Explore the Natchez Trace from Tennessee to Mississippi
Back in the 1800’s the way to travel across the southeast was to walk or ride your horse on this “trace”. Back then, if you were headed anywhere along the path between Natchez, MS to Nashville, TN, you used a worn down trail for your long days of travel. Two hundred years later, the Natchez Trace has preserved its history. Loveless Cafe Loveless Cafe was started in 1951 by Lon and Anne Loveless. They bought an old fashioned Tea Room as their home and converted the outdoor space to a restaurant, seating patrons at picnic tables. With their soon booming business, they renovated the rooms in their home, giving the restaurant a bigger menu and more accommodations. Now, you can eat fried chicken and any other sorts of southern cuisine safely at outdoor tables with masks (Due to COVID-19). Go back in time and start your day trip off with this old-fashioned nostalgic stop. With any luck, there will be live music too! Photo by: Anne Florence Brown The Natchez Trace Parkway Double Arched Bridge, mile-marker 430 This stop has the best view found on the trace. I highly recommend that if you are leaving from Nashville, pass this stop early in the day and hit it on the way back to town for a perfectly timed sunset picture. You won’t be sorry.The Gordon House, mile-marker 407 One of the best parts about the Natchez Trace Parkway is the historical aspects. Every few miles there are original historical sites that have been preserved from the 1800s. The Gordon House is one of these. Stop to read about the history behind it and then walk the secluded ten-minute nature walk to the Duck Riverside, where ferries used to make their journey through the south. Pro-tip: bring bug spray for this walk, the overgrown grass makes for an enchanted feel, but affluence of bugs!Baker Bluff Overlook, mile-marker 406 Take a mini-hike through fairy tale trees, babbling brooks, and log bridges to an overlook with a view of the valley from the old days. This hike is perfect for a timely little adventure. With the shade, any time of day is perfect for this hike through the forest.Jackson Falls, mile-marker 405 Jackson Falls is a picturesque waterfall on the trace. Walk a .75 mile trail down to the waterfall. Stop for a picnic in the water, or bring bathing suits to adventure through the Duck River. This stop is especially good for kids. ©Ed Gifford/Getty ImagesTobacco Farm, mile-marker 401 Take a stroll through time and trees to see farms from the 1800s that are still standing. Marked with signs that tell stories from times of old, this excursion is perfect for those who wondered what life was like back in history.Fall Hollow Falls, mile-marker 392 Walk Another short .3 miles to an overlook and then a downhill trek to the base of a beautiful waterfall. This place is perfect for pictures and sightseeing, but be careful. It’s not uncommon for hikers to fall down the steep trail. The safest option for children is to stop at the overlook or to keep them close to you on the trek down.Meriwether Lewis's Grave, mile-marker 378 This is the best historical stop on the trace. Take a historical nature walk through the 1800s, see the grave marker for Meriwether Lewis, who explored the American West with his partner William Clark, and even walk on the original trace that people walked hundreds of years ago. It even holds Meriwether Lewis's original home, where he died in the mid-1800s. Jacks Branch picnic spot, mile-marker 378 This spot is small but perfect for picnics. Stretch your legs, get some fresh air, and eat some lunch at the picnic tables among the trees and next to a creek at Jacks Branch.Laurel Hills Lake, mile-marker 373 Interested in a fishing excursion? Or a canoe trip? Laurel Hills Lake is a few miles off the trace but worth the trip. Perfect for the adventure goers and meanderers, the lake is an off the beaten path kind of spot. Anne Florence Brown is a Budget Travel intern for Summer 2020. She is a student at the University of Mississippi.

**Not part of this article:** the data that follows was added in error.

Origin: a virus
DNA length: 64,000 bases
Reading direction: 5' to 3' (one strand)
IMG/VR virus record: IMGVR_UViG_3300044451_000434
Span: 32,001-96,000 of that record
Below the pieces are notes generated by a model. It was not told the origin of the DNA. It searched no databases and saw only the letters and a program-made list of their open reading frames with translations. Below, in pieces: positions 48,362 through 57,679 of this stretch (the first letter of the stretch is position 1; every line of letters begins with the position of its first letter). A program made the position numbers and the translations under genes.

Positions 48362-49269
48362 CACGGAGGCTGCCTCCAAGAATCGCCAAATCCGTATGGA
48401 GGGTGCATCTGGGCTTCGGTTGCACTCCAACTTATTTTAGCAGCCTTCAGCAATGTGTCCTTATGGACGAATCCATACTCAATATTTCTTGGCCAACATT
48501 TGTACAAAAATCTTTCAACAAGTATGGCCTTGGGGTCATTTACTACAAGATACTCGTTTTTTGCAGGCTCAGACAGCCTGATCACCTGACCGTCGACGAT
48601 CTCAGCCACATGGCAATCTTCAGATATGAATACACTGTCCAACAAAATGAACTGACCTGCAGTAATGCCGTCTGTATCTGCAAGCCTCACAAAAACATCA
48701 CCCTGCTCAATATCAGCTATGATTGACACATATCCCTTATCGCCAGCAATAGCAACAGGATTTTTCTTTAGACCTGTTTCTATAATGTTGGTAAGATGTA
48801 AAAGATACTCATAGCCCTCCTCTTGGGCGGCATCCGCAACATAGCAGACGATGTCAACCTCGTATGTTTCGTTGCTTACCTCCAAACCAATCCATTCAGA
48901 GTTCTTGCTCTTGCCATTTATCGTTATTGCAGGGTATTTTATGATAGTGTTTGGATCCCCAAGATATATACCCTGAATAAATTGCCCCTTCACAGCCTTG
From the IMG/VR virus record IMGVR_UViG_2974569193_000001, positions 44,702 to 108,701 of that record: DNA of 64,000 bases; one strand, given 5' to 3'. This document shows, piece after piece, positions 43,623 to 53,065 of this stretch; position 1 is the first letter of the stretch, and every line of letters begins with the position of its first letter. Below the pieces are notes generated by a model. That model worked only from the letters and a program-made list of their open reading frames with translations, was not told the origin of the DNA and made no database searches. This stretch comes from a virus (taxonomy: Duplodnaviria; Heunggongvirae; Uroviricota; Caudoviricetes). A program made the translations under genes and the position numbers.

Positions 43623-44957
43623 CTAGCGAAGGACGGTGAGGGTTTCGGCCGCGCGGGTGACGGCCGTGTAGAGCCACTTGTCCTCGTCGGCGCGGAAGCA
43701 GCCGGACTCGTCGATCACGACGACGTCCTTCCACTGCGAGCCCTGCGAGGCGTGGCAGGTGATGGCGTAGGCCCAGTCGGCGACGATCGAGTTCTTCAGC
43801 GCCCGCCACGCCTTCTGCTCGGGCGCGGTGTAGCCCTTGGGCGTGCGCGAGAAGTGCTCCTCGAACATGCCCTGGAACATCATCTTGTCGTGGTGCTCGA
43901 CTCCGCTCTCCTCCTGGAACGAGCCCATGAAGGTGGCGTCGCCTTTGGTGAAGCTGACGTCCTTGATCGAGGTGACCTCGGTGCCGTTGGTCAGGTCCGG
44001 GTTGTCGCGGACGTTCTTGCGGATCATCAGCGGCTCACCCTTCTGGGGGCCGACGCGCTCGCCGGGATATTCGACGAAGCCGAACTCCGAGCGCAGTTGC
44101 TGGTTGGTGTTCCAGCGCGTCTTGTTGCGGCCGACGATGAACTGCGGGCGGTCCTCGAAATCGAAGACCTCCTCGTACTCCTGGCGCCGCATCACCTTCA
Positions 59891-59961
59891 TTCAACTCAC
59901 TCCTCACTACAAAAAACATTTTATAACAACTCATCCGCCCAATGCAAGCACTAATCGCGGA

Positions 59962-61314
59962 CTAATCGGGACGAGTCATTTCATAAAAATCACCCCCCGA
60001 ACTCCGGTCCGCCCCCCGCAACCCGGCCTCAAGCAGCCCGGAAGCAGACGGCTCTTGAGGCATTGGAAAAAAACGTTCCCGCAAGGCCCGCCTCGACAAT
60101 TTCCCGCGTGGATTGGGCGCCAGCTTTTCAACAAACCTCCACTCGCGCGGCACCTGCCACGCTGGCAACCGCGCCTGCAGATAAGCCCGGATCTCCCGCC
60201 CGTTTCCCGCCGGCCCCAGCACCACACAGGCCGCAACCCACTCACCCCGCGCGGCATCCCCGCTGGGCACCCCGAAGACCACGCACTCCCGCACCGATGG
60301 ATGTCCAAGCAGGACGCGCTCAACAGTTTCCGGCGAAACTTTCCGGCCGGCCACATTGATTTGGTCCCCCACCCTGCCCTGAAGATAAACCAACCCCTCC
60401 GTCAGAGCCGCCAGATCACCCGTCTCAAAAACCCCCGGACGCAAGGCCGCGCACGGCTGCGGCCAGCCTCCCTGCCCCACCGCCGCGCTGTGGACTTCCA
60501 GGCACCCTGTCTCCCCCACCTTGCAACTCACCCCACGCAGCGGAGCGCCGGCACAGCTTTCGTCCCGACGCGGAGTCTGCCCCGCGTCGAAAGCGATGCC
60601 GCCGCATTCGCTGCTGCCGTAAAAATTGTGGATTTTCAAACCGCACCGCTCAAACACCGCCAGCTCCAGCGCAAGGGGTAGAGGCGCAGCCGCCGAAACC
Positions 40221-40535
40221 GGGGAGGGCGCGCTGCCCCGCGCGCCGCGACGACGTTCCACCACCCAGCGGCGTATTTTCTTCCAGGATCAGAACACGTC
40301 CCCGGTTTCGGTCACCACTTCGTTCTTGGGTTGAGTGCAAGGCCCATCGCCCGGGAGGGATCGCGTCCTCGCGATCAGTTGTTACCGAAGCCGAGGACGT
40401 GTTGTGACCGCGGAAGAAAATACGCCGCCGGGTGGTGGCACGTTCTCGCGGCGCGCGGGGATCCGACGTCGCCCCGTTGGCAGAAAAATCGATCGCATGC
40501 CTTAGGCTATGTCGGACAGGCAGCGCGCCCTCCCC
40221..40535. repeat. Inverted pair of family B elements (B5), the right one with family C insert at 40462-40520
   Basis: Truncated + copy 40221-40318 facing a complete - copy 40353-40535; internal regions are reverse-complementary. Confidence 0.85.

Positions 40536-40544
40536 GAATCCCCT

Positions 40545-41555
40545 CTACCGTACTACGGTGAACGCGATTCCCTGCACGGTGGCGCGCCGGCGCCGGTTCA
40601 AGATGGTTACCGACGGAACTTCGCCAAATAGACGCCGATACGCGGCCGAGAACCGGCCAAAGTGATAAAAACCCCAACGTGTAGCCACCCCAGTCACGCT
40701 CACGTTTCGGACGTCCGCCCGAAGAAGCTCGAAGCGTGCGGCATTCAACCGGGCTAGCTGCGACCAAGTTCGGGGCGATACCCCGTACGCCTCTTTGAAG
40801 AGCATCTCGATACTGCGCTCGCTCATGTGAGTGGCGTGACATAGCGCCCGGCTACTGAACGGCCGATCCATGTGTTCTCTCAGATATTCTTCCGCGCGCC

Rediscover Colorado: explore rugged Durango in any season